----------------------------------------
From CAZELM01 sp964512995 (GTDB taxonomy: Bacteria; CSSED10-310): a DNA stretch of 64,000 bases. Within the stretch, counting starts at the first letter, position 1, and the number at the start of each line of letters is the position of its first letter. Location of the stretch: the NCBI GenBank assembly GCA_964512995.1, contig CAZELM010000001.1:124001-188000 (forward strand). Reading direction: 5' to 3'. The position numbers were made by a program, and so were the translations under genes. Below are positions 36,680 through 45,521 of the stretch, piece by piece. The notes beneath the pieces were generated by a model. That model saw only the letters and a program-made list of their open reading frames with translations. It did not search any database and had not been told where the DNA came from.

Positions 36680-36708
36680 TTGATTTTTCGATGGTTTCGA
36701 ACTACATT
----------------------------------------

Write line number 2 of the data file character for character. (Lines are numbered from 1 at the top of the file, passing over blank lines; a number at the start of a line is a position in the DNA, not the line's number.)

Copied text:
Positions 36680-36708